What I want to do is to get my version of Render() to run just once, when the report starts up. This allows me to set and/or change properties of the report. After all the report properties are set to my liking, my version of Render() no longer need to execute though the default/built-in Render() does. We accomplish this by writing code that allows my version of Render() to execute only once while allowing the default Render() to execute as many times as is necessary.

I began by overriding the default Render() method. In brief, to do this, open the report in design mode and click on the Inspector. Make sure the report itself is selected in the Inspector and not one of the elements of the report. Then select the Methods tab. There, you should see the default Render() method in the list of methods. Select this method and click on the wrench to the right of it. This should open the source editor and allow you to type your own custom Form_Render() method. Here is what my Form_Render() method looks like. Don’t forget that this method is in the REPORT (.rep), not in the report dialog form like the previous methods.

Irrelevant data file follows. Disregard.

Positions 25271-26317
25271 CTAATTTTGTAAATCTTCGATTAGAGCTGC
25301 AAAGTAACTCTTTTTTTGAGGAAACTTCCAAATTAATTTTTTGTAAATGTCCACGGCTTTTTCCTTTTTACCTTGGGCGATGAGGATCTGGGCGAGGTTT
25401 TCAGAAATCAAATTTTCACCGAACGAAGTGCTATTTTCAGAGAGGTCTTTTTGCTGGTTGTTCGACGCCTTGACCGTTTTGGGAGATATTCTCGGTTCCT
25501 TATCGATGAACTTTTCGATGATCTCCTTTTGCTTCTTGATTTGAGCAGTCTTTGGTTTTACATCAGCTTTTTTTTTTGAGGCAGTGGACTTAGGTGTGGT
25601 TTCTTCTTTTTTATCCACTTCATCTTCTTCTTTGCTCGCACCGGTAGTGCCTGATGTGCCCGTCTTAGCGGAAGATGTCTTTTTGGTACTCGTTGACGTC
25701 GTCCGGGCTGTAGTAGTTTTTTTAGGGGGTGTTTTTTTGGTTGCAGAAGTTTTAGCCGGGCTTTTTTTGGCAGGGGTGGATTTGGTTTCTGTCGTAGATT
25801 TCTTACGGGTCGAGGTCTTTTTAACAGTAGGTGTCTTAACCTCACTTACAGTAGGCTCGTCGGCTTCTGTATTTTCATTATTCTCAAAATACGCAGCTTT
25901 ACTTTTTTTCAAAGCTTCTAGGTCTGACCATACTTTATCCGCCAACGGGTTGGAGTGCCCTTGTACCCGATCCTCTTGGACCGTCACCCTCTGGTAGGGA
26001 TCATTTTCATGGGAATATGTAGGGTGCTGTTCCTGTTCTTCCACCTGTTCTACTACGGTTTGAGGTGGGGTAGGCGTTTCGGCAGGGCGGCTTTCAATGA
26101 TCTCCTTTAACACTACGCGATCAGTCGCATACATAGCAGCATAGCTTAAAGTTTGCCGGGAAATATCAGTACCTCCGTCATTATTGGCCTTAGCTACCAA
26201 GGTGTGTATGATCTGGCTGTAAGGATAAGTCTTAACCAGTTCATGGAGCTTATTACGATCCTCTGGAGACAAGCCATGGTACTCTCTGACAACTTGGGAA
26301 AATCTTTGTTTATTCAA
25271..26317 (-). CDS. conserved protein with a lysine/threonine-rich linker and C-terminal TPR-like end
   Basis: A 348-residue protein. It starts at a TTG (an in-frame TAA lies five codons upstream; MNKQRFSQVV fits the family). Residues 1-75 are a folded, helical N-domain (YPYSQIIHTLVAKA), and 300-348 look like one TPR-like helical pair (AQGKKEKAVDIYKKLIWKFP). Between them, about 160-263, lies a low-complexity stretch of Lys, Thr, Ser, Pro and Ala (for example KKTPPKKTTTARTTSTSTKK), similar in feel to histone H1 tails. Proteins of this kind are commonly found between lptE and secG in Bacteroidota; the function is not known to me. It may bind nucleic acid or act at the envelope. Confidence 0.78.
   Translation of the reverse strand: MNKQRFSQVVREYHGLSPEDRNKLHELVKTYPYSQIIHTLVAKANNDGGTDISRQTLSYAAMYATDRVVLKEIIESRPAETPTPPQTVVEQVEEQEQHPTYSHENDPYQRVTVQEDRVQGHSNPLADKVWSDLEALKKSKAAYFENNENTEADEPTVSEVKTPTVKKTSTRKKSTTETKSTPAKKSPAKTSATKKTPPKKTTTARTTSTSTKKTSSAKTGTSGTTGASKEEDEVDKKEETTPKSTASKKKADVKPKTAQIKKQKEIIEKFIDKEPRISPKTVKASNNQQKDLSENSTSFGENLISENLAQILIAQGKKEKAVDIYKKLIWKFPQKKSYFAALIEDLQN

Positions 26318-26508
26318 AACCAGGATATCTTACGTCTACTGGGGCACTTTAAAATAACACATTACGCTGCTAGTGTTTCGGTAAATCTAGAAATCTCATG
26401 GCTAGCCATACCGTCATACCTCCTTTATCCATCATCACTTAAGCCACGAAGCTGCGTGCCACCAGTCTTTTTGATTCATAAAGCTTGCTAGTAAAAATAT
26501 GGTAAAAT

Function Form_Render
   // method of TapeList.rep
   // overridden render method
   // We only want this code to run once (just for the filter setup, etc).
   // Note that except for the call to super::render() at the bottom,
   // this code only runs if hasn't been called previously

   // Check for existence of the runOnce logical property
   // to see if the code has been run yet
   if type ( "this.runOnce") # "L"
     this.runOnce = true

      // Check for existence of a ReportViewer object
     if type ( "this.reportViewer") == "O"
         // must be a reportViewer that called this report
         // check to see if the reportViewer's form has a params array
        if type( "this.reportViewer.form.params") == "O"
            // set the report's "params" array
            this.params = this.reportViewer.form.params
        endif

     endif

      // if we have a params array, we need to set parameters for the report
     if type ( "this.params") == "O"
         // Creating abbreviated references to rowset and "SortChoice"
         // just saves a few keystrokes later in this method
        this.rSet  = form.stockdatamodule1.stock1.rowset
         this.cSort = this.params["SortChoice"]
         // set the main title
         this.PAGETEMPLATE1.TEXT1.text := this.params["Title"]

         if this.params ["RecDateStart"] # null
            // If not null, a filter date was entered by user
            dStartDate = this.params['RecDateStart']